Cambridge, MA, April 15, 2021 – Total costs per claim with more than seven days of lost time in California have been mostly stable since 2010, according to a study published by the Workers Compensation Research Institute (WCRI). In 2019, the most recent year of the study period, total costs per claim increased moderately.

“The increase in total costs per claim in 2019 was largely driven by a 6 percent increase in indemnity benefits per claim. Over the earlier period from 2015 to 2018, indemnity benefits per claim had remained fairly stable,” said Ramona Tanabe, executive vice president and general counsel of WCRI.

The study, CompScope™ Benchmarks for California, 21st Edition, found that several factors contributed to the growth in indemnity benefits per claim in 2019. The average weekly wage of workers with injuries grew 4 percent, the average duration of temporary disability benefits increased 2 percent, and the average permanent partial disability (PPD)/lump-sum payment per PPD/lump-sum claim increased 8 percent.

The following are among the study’s other findings:

  • California total costs per all paid claims were higher compared with other study states, at about 30 percent higher than the median study state.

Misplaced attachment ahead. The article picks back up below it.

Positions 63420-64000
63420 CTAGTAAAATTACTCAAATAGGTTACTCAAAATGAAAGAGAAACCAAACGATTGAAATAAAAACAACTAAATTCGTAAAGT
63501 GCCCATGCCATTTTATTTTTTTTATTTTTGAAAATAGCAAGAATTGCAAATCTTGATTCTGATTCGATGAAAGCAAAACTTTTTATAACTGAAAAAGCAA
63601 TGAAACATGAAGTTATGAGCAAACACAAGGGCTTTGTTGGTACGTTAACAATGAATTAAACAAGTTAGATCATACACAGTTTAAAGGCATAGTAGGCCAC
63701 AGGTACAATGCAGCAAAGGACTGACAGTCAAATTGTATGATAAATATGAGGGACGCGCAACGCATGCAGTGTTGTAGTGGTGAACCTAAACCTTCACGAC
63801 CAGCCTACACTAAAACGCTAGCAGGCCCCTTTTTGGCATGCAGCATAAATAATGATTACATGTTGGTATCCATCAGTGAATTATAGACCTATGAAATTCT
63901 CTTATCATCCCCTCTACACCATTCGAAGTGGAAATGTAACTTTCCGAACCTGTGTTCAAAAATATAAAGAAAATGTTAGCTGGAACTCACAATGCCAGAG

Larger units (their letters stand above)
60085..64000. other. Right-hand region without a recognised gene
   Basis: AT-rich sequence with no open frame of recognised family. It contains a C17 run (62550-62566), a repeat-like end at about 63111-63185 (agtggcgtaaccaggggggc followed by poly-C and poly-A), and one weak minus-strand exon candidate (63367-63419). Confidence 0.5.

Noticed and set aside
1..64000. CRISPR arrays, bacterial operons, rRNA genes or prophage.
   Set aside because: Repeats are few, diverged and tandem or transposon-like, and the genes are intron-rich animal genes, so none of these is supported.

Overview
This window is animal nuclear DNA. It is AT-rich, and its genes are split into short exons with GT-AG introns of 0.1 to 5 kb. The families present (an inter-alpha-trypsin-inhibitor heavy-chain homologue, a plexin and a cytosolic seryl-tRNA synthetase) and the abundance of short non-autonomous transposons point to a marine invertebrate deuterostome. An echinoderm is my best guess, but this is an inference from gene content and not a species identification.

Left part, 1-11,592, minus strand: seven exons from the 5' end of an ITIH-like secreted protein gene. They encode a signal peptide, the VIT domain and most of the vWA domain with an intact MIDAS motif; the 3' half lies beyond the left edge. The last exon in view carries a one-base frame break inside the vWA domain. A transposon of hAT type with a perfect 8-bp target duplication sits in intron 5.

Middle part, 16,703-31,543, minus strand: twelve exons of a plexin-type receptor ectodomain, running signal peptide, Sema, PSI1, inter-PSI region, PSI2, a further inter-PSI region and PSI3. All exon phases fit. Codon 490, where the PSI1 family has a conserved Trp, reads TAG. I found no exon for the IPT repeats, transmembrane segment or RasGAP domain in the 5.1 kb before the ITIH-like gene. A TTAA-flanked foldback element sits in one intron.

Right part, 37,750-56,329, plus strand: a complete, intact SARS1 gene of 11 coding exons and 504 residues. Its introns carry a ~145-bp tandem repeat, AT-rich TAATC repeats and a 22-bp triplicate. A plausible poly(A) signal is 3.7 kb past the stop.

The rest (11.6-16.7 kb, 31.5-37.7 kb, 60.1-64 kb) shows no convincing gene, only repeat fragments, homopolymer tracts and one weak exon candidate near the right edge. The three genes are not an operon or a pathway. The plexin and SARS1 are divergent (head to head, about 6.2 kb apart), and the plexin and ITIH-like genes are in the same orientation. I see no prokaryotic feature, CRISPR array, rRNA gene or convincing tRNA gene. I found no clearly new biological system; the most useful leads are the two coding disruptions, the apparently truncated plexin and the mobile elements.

• Indemnity benefits per claim for claims with more than seven days of lost time were higher compared with the other study states, which reflects several system features.
  • Medical payments per claim with more than seven days of lost time have been stable in California since 2015, following decreases of 2–7 percent per year after the implementation of Senate Bill 863.
  • California benefit delivery expenses per claim were among the highest of the 18 study states, and were stable or decreased after 2015.

CompScope™ Benchmarks is an annual study that compares the performance of state workers’ compensation systems in California as compared with 17 other states. The report focuses on costs, income benefits, overall medical payments, use of benefits, duration of temporary disability, frequency and payments of PPD/lump-sum claims, benefit delivery expenses, litigiousness, timeliness of payments, and other performance metrics. The study also examines how these system performance metrics have changed, primarily from 2014 to 2019 for claims at various claim maturities.

To learn more about this study or to purchase a copy, visit William Monnin-Browder authored this study.

About WCRI

The Workers Compensation Research Institute (WCRI) is an independent, not-for-profit research organization based in Cambridge, MA. Organized in late 1983, the Institute does not take positions on the issues it researches; rather, it provides information obtained through studies and data collection efforts, which conform to recognized scientific methods. Objectivity is further ensured through rigorous, unbiased peer review procedures. WCRI's diverse membership includes employers; insurers; governmental entities; managed care companies; health care providers; insurance regulators; state labor organizations; and state administrative agencies in the U.S., Canada, Australia, and New Zealand.



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